A little explanation is in order. Sure, with its Nixie display, calculator keypad, and chunky mid-century design, the Wang 360 desktop console looks like a retro calculator. But it’s actually only a dumb terminal for a much, MUCH bigger box, called the Electronic Package, that would fit under a desk. The foot-warming part that was once connected to [Bob]’s console by a thick cable that had been unceremoniously lopped off by a previous owner. [Bob] decided to remedy the situation with modern electronics. The console turned out to have enough room for a custom PCB carrying a PIC32, some level-shifting components, power supply modules that include the high-voltage supply for the Nixies, and a GPS module because Nixies and clocks just go together. The interesting bit is the programming; [Bob] chose to emulate the original Wang methods of doing math, which include multiplication by logarithmic addition. Doing so replicates the original look and feel of the calculator down to the rapid progression of numbers across the Nixies as the logarithms are calculated using the display registers.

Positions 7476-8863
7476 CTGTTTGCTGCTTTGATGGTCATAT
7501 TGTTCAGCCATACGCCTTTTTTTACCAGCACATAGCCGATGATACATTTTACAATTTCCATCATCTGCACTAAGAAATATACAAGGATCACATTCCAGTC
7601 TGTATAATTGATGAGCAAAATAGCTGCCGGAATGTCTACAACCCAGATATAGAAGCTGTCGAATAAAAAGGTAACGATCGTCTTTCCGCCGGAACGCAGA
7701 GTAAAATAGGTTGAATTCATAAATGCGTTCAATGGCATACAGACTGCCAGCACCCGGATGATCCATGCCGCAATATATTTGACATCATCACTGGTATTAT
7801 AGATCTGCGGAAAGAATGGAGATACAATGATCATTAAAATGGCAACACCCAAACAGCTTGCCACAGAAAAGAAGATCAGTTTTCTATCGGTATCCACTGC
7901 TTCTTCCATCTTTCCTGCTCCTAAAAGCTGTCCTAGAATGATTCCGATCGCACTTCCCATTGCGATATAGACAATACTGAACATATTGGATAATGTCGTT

We normally frown on vintage gear being given modern guts, but in this case [Bob] hit just the right balance of new and old, And given that the Electronic Packages these consoles were connected to go for $1500 or more on eBay, it was a better choice than letting the console go to scrap. A similarly respectful approach was taken with this TRS80 Model 100 revival.

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Broken HP-48 Calculator Reborn As Bluetooth Keyboard

Considering their hardware specification, graphing calculators surely feel like an anachronism in 2019. There are plenty of apps and other software available for that nowadays, and despite all preaching by our teachers, we actually do carry calculators with us every day. On the other hand, never underestimate the power of muscle memory when using physical knobs and buttons instead of touch screen or mouse input. [epostkastl] combined the best of both worlds and turned his broken HP-48 into a Bluetooth LE keyboard to get the real feel with its emulated counterpart.